nyears <- length(unique(raw$year))
countiesE <- rep(unique(raw$NAME), each = nyears)

ncounties <- length(unique(raw$NAME))
yearsE <- rep(unique(raw$year), time = ncounties)

sir <- tibble(county = countiesE, year = yearsE, E = E) %>% 
  left_join(res, by = c("county" = "NAME", "year")) %>% 
  mutate(SIR = Y/E) %>% 
  select(county, year, SIR)

What we would like to do here is to show the SIR values of each county on the map across years. This would require us to join the two datasets, supply the combined data into ggplot, plot the underlying map, fill the county polygon with SIR, make facets with year, and lastly tweak the theme and the fill scale. Let’s give this plot a name, say target:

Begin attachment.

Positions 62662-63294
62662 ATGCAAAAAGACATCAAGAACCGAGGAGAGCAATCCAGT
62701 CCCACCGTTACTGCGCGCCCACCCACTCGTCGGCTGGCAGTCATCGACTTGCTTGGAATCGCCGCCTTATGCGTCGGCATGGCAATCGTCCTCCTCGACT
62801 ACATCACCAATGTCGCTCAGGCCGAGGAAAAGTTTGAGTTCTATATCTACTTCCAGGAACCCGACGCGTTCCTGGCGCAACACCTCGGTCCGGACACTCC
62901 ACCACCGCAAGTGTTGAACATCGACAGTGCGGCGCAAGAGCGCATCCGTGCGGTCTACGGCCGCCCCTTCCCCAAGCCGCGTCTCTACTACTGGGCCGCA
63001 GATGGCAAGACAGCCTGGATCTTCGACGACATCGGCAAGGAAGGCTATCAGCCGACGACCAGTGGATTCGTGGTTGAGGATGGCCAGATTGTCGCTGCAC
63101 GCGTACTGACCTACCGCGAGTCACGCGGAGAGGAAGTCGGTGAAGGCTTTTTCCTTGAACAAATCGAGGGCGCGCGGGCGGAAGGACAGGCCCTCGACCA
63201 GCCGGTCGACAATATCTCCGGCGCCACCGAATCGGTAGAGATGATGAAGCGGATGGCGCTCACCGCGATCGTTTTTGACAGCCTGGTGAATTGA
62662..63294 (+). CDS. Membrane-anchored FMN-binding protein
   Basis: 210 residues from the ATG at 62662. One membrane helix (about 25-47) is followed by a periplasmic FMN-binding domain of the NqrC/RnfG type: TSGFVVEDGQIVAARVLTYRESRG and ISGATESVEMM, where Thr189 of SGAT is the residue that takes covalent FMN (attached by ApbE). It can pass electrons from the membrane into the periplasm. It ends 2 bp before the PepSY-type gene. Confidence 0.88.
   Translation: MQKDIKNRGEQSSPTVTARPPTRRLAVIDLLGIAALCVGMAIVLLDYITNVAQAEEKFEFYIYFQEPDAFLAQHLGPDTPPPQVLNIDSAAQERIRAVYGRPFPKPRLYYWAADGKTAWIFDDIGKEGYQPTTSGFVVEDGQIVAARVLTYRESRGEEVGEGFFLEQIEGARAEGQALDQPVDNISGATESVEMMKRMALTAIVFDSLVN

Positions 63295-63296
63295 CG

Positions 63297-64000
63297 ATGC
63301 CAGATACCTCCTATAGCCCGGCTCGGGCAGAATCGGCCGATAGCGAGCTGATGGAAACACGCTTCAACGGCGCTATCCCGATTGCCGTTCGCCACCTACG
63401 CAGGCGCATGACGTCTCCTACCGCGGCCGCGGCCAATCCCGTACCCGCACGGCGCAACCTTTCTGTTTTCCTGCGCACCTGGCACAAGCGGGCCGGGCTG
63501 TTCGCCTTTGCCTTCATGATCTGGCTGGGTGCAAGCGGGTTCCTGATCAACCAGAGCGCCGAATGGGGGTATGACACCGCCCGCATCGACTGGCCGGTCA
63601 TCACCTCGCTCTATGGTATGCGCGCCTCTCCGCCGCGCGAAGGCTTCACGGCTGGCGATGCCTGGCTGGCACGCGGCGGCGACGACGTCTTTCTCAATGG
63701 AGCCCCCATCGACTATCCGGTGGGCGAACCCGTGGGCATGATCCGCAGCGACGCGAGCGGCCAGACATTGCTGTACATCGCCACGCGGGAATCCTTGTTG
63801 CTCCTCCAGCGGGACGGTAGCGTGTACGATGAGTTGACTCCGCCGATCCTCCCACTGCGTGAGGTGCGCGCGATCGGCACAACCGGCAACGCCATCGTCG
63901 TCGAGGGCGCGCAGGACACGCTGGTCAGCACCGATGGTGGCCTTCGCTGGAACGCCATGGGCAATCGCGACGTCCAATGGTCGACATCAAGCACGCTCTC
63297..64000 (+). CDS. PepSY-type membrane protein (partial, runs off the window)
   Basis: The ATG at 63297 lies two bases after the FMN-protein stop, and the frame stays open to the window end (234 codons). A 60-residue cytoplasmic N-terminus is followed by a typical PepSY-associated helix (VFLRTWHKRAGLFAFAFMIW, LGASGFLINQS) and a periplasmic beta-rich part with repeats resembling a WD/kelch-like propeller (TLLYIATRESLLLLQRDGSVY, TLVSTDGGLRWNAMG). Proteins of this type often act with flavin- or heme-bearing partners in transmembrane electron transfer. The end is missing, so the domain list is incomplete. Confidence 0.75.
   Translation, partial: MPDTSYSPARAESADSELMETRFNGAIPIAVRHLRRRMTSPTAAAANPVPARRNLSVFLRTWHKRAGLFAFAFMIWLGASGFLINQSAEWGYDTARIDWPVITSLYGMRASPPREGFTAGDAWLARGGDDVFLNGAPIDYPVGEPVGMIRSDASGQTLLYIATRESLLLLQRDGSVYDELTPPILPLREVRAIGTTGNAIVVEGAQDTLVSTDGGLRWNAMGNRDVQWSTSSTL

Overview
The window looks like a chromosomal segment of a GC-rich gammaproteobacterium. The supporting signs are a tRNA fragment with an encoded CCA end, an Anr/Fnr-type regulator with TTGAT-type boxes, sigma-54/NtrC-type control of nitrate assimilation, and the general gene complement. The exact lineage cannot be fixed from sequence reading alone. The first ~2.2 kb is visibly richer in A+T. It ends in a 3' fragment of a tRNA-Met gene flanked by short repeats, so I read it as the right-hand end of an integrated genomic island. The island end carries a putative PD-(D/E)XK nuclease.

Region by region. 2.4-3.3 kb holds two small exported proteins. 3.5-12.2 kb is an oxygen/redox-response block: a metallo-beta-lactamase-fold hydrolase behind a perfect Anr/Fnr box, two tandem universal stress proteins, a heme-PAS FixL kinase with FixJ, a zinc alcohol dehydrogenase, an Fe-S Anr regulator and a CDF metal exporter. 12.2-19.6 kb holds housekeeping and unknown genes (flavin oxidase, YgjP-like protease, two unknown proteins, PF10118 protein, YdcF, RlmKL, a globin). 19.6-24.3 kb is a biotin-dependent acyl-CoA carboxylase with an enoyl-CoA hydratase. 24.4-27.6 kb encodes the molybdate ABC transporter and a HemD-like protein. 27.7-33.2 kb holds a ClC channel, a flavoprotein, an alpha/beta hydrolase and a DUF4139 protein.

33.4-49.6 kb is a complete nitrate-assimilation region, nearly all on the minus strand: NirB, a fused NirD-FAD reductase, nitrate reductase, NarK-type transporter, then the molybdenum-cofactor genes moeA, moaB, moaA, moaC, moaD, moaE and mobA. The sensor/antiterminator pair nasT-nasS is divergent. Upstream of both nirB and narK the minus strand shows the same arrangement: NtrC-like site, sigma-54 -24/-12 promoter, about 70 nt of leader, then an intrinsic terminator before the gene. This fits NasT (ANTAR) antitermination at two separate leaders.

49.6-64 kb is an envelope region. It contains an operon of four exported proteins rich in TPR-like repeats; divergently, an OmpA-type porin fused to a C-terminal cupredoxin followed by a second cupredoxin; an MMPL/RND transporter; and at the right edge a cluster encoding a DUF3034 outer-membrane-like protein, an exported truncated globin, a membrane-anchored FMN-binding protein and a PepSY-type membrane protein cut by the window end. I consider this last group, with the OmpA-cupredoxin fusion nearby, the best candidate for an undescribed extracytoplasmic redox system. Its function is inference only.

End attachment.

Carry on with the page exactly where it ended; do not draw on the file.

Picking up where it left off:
combined <- ohio %>% 
  left_join(sir, by = c("NAME" = "county"))

target <- combined %>% 
  ggplot() + 
  geom_sf(aes(fill = SIR)) +
  facet_wrap(~year, dir = "h", ncol = 7) +
  ggtitle("SIR") + 
  theme_bw() +
  theme(
    axis.text.x = element_blank(),
    axis.text.y = element_blank(),
    axis.ticks = element_blank()
  ) +
  scale_fill_gradient2(
    midpoint = 1, low = "blue", mid = "white", high = "red"
  )

target

Easy peasy.

But, have you thought about how long it would take to provide this plot to you?

Let me show you some components of this plot as benchmarks on the timing, here I have:

  1. P0: a single map object (left): 0.806 secs

  2. P1: a single year (1968) with SIR filled (mid): 0.902 secs, and

  3. P2: two years (1968 & 1969) with SIR filled in facets (right): 1.638 secs

Okay, now it is your time to make a guess: